having performed the ceremony of touching noses, spoke a language which was unintelligible to us at that time.”—G.F.
 “They made a great deal of noise about us, every one shewing what he had to sell, and calling to some one of us, who happened to look towards them. Their language was not unpleasing, and whatever they said, was in a singing kind of tone. Many were bold enough to come on board, without expressing the least hesitation, and one of these seemed to be a chief, or a man of some quality, and was accordingly treated with a number of presents, which he severally laid on his head, when he received them, saying fagafetei every time. Our English cloth and linen he admired most, and iron wares in the next degree. His behaviour was very free and unconcerned; for he went down into the cabin, and wherever we thought fit to conduct him.”—G.F.
 “The cordial reception which we met with, was such as might have been expected from a people well acquainted with our good intentions, and accustomed to the transitory visits of European ships. But these kind islanders had never seen Europeans among them, and could only have heard of Tasman, who visited the adjacent island, by imperfect tradition. Nothing was therefore more conspicuous in their whole behaviour than an open, generous disposition, free from any mean distrust. This was confirmed by the appearance of a great number of women in the crowd, covered from the waist downwards, whose smiles and looks welcomed us to the shore.”—G.F.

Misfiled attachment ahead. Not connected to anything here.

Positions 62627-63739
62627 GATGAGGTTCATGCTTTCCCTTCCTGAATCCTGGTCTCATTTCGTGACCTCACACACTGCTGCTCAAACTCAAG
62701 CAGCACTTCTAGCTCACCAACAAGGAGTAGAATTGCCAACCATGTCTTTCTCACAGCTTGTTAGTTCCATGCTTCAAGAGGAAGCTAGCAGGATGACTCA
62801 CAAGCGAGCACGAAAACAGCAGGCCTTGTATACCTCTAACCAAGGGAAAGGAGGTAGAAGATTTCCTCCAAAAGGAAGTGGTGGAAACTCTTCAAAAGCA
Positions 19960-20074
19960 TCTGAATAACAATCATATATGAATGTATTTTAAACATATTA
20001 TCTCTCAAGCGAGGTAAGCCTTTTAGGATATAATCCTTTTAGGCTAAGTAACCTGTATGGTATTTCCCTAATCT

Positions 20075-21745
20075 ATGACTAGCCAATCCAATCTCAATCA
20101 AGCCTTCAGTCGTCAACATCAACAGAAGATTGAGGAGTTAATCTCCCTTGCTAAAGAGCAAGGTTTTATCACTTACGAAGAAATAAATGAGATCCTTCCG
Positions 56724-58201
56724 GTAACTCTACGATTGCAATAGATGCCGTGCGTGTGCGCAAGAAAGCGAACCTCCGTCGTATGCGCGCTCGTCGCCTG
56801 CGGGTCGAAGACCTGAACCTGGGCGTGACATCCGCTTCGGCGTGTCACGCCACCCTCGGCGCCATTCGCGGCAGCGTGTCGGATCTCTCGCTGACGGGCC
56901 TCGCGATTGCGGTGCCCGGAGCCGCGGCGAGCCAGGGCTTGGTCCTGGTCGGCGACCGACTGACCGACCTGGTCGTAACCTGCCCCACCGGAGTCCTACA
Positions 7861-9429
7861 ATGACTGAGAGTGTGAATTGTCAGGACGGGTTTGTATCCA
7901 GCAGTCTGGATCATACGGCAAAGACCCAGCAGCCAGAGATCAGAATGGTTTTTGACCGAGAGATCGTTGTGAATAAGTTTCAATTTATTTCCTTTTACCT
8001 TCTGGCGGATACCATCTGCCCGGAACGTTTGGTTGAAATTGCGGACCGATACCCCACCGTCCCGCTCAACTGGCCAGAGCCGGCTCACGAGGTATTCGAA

“They beat time to the music by snapping the second finger and thumb, and holding the three remaining fingers upright. Their voices were very sweet and mellow, and they sung in parts. When they had gone, they were relieved by others, who sung the same tune, and at last they joined together in chorus.”—G.F.
 “The inhabitants seemed to be of a more active and industrious disposition than those of Otaheite and instead of following us in great crowds wherever we went, left us entirely by ourselves, unless we entreated them to accompany us. In that case we could venture to go with our pockets open, unless we had nails in them, upon which they set so great a value, that they could not always resist the temptation. We passed through more than ten adjacent plantations or gardens, separated by inclosures, communicating with each other by means of doors. In each of them we commonly met with a house, of which the inhabitants were absent. Their attention to separate their property seemed to argue a higher degree of civilization than we had expected. Their arts, manufactures, and music, were all more cultivated, complicated, and elegant, than at the Society Isles. But, in return, the opulence, or rather luxury, of the Otaheiteans seemed to be much greater. We saw but few hogs and fowls here; and that great support of life, the bread-tree, appeared to be very scarce.